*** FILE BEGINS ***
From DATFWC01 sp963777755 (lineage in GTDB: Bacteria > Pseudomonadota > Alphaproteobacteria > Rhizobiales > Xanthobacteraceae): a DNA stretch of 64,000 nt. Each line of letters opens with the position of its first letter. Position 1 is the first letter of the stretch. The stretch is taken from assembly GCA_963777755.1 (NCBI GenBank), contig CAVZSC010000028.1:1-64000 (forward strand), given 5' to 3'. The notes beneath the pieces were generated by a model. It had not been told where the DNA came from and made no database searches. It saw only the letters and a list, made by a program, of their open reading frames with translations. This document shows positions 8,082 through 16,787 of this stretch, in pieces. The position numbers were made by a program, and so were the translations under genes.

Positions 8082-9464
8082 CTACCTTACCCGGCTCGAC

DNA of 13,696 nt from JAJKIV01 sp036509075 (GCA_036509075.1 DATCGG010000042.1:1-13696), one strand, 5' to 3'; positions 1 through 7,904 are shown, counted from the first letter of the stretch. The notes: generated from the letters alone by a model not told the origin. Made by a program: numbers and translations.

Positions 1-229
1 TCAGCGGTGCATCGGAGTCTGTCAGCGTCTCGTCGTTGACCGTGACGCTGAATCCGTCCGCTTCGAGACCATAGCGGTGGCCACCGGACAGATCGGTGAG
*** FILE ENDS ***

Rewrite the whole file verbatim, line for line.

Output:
From DATFWC01 sp963777755 (lineage in GTDB: Bacteria > Pseudomonadota > Alphaproteobacteria > Rhizobiales > Xanthobacteraceae): a DNA stretch of 64,000 nt. Each line of letters opens with the position of its first letter. Position 1 is the first letter of the stretch. The stretch is taken from assembly GCA_963777755.1 (NCBI GenBank), contig CAVZSC010000028.1:1-64000 (forward strand), given 5' to 3'. The notes beneath the pieces were generated by a model. It had not been told where the DNA came from and made no database searches. It saw only the letters and a list, made by a program, of their open reading frames with translations. This document shows positions 8,082 through 16,787 of this stretch, in pieces. The position numbers were made by a program, and so were the translations under genes.

Positions 8082-9464
8082 CTACCTTACCCGGCTCGAC

DNA of 13,696 nt from JAJKIV01 sp036509075 (GCA_036509075.1 DATCGG010000042.1:1-13696), one strand, 5' to 3'; positions 1 through 7,904 are shown, counted from the first letter of the stretch. The notes: generated from the letters alone by a model not told the origin. Made by a program: numbers and translations.

Positions 1-229
1 TCAGCGGTGCATCGGAGTCTGTCAGCGTCTCGTCGTTGACCGTGACGCTGAATCCGTCCGCTTCGAGACCATAGCGGTGGCCACCGGACAGATCGGTGAG